‘Florence Archaeofilm:’ International Movies on Archaeology & Art

A scene from Sagrada Familia, the Gaudi Revolution

The 5th edition of the Archeological Film Festival comes to Florence’s La Compagnia Cinema March 1-5. Organized by the magazine Archeologia Viva, the five-day festival includes 80 documentary films, screened continuously beginning at 10 am as well as talks with filmmakers.

Participants can travel through cinema to discover great archeological sites, breathtaking scenery and landscapes around the globe. This year’s films come from the United Kingdom, Turkey, Jordan, Brazil, Iran, the United States among other countries, as well as many Made in Italy films. The festival’s spotlight is on Turkey, honoring its ancient and present archeological significance considering the recent devastating earthquakes.

The festival kicks off Wednesday March 1 at 10 am with the screening of French movie A La Recherche de la Musique de l’Antiquite (In Search of Music of Antiquity). The deciphering of an ancient musical score invites us to follow the work of scientists interested in sounds of the past. From Pompeii to Delphi to Egypt, the discoveries revive the melodies of antiquity (in French with English subtitles).

Wednesday at 12:10 pm the Turkish film Stone Hills explores the ancient site of Karahantepe, discovered in 1997 and comprised of 250 T-shaped obelisks from the Neolithic age (in Turkish with English subtitles).

Thursday at 10:15 am Petra, A Symbol of Multiculturism in the Middle East explores the famous Jordanian archeological site. Viewers learn of a dark side of restoration work which entices hundreds of children to drop out of school early to work illegally (screened in English).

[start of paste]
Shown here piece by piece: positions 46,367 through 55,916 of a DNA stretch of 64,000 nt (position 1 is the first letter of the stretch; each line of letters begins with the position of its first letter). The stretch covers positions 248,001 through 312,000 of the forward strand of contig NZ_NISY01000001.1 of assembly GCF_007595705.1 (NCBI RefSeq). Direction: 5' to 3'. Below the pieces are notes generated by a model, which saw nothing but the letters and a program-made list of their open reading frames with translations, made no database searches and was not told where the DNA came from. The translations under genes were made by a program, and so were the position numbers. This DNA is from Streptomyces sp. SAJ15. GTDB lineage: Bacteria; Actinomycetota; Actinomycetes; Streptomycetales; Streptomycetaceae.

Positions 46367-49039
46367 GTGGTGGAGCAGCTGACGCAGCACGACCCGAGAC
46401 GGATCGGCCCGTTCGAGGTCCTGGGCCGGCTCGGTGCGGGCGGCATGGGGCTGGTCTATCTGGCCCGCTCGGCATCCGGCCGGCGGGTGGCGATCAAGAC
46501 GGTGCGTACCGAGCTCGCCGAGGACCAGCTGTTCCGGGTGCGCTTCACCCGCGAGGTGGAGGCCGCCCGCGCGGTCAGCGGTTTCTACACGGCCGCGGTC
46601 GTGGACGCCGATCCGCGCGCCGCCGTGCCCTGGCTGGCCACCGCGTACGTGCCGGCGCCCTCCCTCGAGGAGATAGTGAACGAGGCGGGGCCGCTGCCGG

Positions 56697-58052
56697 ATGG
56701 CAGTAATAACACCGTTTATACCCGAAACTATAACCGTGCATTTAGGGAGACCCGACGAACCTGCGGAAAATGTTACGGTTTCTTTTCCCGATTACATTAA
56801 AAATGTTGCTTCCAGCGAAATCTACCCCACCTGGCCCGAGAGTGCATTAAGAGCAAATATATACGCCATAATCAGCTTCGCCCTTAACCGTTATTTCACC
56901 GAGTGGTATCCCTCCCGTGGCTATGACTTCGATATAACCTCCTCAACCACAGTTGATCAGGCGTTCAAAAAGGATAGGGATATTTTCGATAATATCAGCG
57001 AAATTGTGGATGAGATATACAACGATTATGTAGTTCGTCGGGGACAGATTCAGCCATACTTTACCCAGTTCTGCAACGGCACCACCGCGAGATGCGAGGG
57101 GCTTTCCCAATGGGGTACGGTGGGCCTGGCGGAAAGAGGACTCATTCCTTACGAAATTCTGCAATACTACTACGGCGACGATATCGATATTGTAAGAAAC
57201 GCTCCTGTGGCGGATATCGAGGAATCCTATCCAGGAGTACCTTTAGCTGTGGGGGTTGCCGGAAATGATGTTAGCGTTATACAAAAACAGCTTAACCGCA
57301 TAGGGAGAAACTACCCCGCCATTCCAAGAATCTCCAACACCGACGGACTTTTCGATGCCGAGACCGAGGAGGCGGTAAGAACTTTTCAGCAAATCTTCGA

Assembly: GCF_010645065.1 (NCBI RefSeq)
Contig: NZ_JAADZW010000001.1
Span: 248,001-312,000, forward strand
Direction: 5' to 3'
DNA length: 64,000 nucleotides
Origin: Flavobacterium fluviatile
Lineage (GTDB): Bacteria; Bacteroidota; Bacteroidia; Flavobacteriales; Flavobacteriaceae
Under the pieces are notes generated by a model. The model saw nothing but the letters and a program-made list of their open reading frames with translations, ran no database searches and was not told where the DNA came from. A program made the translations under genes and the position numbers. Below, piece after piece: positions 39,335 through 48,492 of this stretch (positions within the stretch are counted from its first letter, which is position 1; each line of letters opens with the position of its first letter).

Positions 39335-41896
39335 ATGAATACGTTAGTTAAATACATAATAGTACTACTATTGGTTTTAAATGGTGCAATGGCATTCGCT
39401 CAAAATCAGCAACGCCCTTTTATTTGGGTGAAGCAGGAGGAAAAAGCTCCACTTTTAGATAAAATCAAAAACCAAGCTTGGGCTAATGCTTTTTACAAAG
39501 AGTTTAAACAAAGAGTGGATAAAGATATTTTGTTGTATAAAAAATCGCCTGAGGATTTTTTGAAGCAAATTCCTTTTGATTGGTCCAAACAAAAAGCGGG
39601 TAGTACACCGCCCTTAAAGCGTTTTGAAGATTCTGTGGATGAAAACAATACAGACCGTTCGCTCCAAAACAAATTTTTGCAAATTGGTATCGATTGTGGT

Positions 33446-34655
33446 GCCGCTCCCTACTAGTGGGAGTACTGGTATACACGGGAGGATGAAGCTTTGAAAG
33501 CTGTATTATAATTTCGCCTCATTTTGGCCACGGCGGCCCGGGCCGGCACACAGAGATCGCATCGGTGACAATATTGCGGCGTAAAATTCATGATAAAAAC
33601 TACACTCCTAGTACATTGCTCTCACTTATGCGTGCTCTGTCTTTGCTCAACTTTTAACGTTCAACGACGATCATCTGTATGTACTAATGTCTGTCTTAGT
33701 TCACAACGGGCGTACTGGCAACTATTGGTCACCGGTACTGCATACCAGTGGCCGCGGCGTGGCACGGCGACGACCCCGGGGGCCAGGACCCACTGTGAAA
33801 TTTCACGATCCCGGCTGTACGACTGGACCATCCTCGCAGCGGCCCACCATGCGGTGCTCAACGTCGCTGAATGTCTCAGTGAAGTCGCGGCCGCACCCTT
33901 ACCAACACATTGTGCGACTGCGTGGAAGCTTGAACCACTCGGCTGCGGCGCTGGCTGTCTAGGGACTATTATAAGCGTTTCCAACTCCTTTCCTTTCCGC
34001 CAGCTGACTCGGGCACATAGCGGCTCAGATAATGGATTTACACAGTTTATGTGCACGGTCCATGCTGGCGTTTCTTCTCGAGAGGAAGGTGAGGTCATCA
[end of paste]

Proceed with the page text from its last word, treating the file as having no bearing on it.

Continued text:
Following the above film at 10:30 the 52-minute feature film Montaigne et le Tombeau Mysterieux (Montaigne and the Mysterious Tomb), features the extraordinary research in which archeologists and historians work side by side to unravel the secrets of a tomb. The tomb, possibly containing the remains of 16th century French philosopher Michel de Montaigne, was discovered in the heart of Bordeaux (in French with English subtitles).

Thursday at noon Gordion’s Shepherds, a film from Turkey depicts the ancient city of Gordion in Anatolia, with its history dating back to 1200 BC. For thousands of years its inhabitants have been shepherds. The film chronicles an unchanged routine in and around the ancient city of Gordion (in Turkish with English subtitles).

Friday at 10 am the Brazilian O Lugar Antesde Mim (The Place Before Me), part of a series exploring pre-colonial archeology in Brazil, looks at aspects of daily life of populations living among manmade mounds of shells measuring more than 30 meters high (in Portuguese with English subtitles).

On Saturday at 3 pm the 10-minute short from the US, Stories through Bone, set in the Big Horn Basin of Montana, showcases the fieldwork of the paleontologist during excavations (in English with Italian subtitles).

Saturday evening at 7:30 pm the film from the UK, King Tut’s Lost City Revealed, will be screened. A century ago, Howard Carter discovered the staggering treasures of Tutankhamun, the child king. Now, renowned archaeologist Zahi Hawass has discovered a lost golden city that holds the secrets of Tutankhamun’s last days and Egypt’s Golden Age (in Italian).

The festival finale film on Sunday at 4 pm Sagrada Familia, the Gaudi Revolution, explores the unfinished masterpiece of Antonio Gaudi, an immense, eclectic cathedral (in Italian).

At 6 pm awards will be presented to the most popular film as voted by the public, the University of Florence prize  to student filmmakers and the award to the best film on prehistoric archeology among others.  (rita kungel)

All events offer free admission and are at La Compagnia Cinema, via Cavour 50/R. For complete information, see the website: www.firenzearcheofilm.it